"When 20-year-old Barbara Johnson was working at a St. Louis area McDonald's in November 2017, the sexual harassment started with a co-worker's inappropriate comments, she said.
'When I was going into work, I'd be thinking, do I really want to go in here and deal with this today?' she told CBS News correspondent Jericka Duncan. 'He made comments about my breasts, my lips, how juicy and sexy my lips look. What I would look like on top of him.'
To keep a low profile, Johnson said she dressed differently.
'I even went and got two sizes up in my pants just so they could be baggy so my shape won't show in my pants or my uniform,' she said.
Without going into detail, Johnson said she told the general manager things were not working out and her shift was switched. But less than two weeks later, Johnson said she was moved back.
'He was like, 'Yes I got my girl back,'' she said.
After a month on the job, Johnson had enough when a shift manager touched her.
'The night that he touched my breasts was the last night I worked at McDonald's,' she said. 'I couldn't take it no more.'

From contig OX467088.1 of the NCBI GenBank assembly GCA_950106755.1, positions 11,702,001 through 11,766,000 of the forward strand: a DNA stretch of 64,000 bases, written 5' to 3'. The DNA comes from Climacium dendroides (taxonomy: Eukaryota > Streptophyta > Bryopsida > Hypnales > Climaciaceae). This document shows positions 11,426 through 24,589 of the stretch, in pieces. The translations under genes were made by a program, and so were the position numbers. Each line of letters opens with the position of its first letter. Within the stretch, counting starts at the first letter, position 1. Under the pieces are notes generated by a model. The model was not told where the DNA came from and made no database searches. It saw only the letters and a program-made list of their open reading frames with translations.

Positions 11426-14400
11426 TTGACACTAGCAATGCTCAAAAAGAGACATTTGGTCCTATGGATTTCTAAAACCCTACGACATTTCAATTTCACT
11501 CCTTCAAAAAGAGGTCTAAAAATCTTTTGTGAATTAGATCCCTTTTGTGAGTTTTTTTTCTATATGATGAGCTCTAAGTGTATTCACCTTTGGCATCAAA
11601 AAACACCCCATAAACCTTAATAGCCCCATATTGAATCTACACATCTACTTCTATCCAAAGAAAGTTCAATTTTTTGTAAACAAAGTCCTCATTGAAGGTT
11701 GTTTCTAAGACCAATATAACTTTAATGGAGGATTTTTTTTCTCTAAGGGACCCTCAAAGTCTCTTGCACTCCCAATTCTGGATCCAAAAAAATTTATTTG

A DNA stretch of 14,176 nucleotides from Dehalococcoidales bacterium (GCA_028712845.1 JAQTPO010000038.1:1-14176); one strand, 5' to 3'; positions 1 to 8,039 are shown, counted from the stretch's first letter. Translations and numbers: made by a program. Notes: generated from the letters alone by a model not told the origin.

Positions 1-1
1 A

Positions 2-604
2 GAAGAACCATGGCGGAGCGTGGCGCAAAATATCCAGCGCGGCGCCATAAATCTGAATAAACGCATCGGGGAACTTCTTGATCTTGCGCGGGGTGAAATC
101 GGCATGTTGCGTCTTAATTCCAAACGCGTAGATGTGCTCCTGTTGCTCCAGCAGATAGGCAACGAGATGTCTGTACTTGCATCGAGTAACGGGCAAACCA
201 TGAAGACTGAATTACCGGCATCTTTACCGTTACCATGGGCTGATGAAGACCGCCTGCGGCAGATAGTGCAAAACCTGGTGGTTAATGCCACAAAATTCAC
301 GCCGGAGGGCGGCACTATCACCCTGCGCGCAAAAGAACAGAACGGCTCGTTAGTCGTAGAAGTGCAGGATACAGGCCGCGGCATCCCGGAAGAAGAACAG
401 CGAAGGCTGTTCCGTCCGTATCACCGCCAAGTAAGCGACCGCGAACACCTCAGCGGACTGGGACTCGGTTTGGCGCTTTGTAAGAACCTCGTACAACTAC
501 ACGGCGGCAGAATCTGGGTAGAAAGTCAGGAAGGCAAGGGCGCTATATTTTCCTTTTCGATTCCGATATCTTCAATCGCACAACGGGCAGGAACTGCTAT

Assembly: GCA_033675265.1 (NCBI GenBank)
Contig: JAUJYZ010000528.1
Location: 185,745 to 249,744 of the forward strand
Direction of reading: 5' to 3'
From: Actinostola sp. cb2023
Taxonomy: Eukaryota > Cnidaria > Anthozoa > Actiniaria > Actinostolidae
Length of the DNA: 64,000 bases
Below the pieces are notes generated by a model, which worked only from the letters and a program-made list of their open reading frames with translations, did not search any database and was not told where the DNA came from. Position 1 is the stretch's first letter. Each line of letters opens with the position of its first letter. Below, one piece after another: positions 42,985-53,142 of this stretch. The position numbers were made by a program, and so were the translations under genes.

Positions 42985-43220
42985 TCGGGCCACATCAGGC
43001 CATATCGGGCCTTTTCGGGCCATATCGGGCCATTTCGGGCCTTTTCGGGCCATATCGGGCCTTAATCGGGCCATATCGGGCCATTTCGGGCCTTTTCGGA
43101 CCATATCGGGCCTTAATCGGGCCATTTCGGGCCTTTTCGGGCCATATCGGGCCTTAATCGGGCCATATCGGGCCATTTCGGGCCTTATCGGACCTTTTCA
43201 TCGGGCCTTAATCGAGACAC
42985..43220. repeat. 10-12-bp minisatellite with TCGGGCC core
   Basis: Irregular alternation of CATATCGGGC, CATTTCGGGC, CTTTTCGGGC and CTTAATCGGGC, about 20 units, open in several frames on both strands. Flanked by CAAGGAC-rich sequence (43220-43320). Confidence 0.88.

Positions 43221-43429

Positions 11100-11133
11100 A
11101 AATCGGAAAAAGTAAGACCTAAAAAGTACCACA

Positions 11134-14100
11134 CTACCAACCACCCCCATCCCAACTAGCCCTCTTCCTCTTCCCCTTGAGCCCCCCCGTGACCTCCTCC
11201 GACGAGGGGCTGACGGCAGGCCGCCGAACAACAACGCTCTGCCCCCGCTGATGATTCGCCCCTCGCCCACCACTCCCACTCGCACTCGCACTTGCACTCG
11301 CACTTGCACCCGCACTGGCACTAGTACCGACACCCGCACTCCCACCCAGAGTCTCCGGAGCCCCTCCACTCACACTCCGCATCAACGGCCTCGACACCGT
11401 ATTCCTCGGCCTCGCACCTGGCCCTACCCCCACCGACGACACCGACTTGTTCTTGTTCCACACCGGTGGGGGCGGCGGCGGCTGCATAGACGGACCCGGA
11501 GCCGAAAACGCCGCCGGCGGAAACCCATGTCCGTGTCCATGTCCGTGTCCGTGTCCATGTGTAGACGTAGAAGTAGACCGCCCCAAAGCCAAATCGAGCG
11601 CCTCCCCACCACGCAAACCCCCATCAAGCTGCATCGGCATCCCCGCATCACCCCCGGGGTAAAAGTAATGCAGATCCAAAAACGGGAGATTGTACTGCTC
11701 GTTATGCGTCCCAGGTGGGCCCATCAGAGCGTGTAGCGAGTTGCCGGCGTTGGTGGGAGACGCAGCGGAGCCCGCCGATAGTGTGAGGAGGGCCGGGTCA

Not long after Johnson left, the Time's Up movement took off.
'A new day is on the horizon,' Oprah Winfrey said to applause at the Golden Globes in January 2018. 'Their time is up.'
Amid that rise of the Time's Up and #MeToo movements, the Time's Up Legal Defense Fund formed.
'As Oprah was on stage saying Time's Up ... we got over 200 calls just in those couple of hours,' co-creator of the fund Fatima Goss Graves said.
Since 2018, they've raised $24 million in donations with the most support coming from the entertainment industry. Nearly 90% of the money goes toward helping survivors.
The fund pairs alleged work sexual harassment victims with their team of more than 700 lawyers and helps pay their legal fees. So far, they said they've linked an estimated 4,000 survivors with attorneys."